Tonight the Large Hadron Collider (LHC) operations team can go home happy in the knowledge that they completed both their “principal” and “personal” goals.

The principal goal — the one for the benefit of the world’s media — was completed at 10:24 am CET (9:24 am BST) by sending a proton beam clockwise all the way around the LHC’s 27 km-long ring. But later today, at 3:02 pm CET, the team’s secret hope came true as it successfully repeated the exercise for the anticlockwise direction.

The time taken to complete both these feats — just under an hour for the first, and precisely an hour for the second — has come to be known as the two “golden hours”.

In an interview with physicsworld.com after the day’s events, Robert Aymar, director general of CERN, the European lab hosting the LHC, maintained he was confident all along that the team would achieve beam circulations in both directions. “We were prepared, and anything could happen,” he said. “But there was always a risk.”

“It is proof that we are now ready for new physics,” he added.

‘We’ve learned a lot’

Although today went more smoothly than anyone had hoped, there were some minor problems. In the control room at 4 am this morning a yellow signal lit up on the monitors, indicating that one of the sectors had heated up slightly as the result of a cryogenics failure. An hour later engineers were busy at work on the faulty compressor that caused it, and within a few hours it was fixed.

However, cryogenics briefly returned to haunt the operations team at lunchtime. Steve Myers, the head of the accelerators department, said that his team is planning look into the cause of that occurrence. “[Cryogenic issues are] to be expected because this is an enormous system and it still has its teething problems,” he explained. “But we’ve learned a lot about the system today and I’m sure that from today onwards we’ll be learning even faster.”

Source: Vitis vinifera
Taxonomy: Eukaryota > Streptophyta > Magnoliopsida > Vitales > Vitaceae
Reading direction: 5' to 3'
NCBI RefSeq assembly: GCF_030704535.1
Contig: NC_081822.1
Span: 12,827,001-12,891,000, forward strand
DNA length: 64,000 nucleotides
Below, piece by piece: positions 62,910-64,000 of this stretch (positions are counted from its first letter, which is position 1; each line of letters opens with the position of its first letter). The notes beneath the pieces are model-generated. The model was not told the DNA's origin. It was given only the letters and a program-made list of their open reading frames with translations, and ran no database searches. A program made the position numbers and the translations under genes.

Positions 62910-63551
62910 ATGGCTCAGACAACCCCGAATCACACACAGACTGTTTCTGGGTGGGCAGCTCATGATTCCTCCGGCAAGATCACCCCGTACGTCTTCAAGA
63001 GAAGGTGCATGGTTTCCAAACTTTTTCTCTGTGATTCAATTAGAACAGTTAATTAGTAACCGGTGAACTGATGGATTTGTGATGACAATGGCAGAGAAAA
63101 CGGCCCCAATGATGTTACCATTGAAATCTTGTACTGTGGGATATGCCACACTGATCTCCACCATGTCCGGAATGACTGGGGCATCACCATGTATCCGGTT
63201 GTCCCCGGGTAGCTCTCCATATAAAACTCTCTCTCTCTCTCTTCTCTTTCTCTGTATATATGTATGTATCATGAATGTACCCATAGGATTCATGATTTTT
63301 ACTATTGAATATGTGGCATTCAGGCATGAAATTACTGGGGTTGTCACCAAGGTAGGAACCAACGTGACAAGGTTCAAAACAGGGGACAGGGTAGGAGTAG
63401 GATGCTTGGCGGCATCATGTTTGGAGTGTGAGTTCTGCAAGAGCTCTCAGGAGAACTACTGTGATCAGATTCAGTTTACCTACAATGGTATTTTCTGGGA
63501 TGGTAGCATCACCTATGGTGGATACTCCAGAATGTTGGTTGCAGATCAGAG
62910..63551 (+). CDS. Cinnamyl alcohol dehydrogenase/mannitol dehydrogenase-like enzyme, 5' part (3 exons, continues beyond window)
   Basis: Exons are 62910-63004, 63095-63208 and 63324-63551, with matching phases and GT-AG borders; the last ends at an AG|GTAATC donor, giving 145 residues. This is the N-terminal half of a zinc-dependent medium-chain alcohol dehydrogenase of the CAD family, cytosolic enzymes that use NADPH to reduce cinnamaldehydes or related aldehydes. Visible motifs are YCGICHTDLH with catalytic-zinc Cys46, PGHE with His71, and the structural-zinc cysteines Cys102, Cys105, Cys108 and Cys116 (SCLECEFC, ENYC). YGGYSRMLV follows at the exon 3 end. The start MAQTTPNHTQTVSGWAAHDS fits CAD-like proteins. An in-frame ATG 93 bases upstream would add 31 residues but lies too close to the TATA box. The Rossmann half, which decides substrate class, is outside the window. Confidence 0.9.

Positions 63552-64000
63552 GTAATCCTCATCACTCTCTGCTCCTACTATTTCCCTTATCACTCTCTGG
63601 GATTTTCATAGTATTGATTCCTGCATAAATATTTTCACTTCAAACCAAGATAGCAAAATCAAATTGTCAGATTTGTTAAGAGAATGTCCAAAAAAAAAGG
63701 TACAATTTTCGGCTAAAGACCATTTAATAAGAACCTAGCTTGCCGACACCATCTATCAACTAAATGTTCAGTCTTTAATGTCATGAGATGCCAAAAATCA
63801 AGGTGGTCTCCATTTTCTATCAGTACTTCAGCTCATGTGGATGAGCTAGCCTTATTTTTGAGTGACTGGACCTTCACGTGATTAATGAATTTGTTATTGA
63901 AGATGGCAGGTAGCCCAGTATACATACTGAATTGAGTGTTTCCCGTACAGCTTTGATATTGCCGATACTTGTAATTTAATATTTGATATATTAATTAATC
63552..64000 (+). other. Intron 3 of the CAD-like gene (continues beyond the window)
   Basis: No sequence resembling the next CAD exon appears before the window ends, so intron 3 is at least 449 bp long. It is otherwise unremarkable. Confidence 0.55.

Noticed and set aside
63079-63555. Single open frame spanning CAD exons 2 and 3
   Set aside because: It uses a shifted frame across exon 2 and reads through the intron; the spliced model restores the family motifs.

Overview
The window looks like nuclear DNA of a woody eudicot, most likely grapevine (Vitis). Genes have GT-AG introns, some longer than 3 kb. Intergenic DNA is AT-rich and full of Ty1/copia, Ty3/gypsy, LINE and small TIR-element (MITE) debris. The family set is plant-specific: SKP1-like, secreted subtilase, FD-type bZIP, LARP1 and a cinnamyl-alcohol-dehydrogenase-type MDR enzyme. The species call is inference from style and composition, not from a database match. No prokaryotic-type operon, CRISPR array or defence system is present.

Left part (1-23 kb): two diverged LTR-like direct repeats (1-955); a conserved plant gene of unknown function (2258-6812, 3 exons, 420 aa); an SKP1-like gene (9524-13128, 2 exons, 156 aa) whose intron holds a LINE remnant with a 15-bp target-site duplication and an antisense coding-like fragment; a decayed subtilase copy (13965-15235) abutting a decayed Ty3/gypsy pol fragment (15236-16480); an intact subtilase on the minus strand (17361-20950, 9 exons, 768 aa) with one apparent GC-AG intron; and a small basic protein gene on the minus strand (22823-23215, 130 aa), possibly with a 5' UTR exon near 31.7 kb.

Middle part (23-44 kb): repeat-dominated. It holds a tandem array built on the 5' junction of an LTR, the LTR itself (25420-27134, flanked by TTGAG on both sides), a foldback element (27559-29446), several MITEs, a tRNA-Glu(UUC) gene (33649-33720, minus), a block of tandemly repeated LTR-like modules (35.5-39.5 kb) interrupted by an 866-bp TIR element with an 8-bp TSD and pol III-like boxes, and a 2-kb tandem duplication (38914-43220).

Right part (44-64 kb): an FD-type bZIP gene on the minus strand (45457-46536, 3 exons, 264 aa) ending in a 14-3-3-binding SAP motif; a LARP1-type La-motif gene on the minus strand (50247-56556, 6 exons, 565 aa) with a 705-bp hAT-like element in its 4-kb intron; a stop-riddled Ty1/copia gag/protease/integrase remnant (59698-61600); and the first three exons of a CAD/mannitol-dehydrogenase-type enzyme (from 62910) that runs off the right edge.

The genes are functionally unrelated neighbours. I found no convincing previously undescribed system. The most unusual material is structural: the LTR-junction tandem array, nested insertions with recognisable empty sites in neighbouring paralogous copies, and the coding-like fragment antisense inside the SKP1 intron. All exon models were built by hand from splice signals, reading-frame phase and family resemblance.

During a press conference, director generals of CERN, both past and present, lauded the LHC for the strength of its international collaboration and the new physics it is expected to bring.

Chris Llewellyn Smith, who was director general between 1994 and 1998 and who took the case for a proton–proton collider to the CERN council in the late 1970s, called it a “fantastic day”. “We are now continuing a quest that is as old as civilization,” he added. “And if you were being pompous, you would say that that quest was the definition of civilization.”

Herwig Schopper, who was director general between 1981 and 1988, compared today’s LHC “switch on” with the event for CERN’s previous flagship accelerator, the Large Electron-Positron collider (LEP), in 1989. “I remember 19 years ago in the LEP control room it took 12 hours,” he said. “Today it took one — and this is based on the competence of the CERN engineers. Without this competence, CERN would not be where it is today.”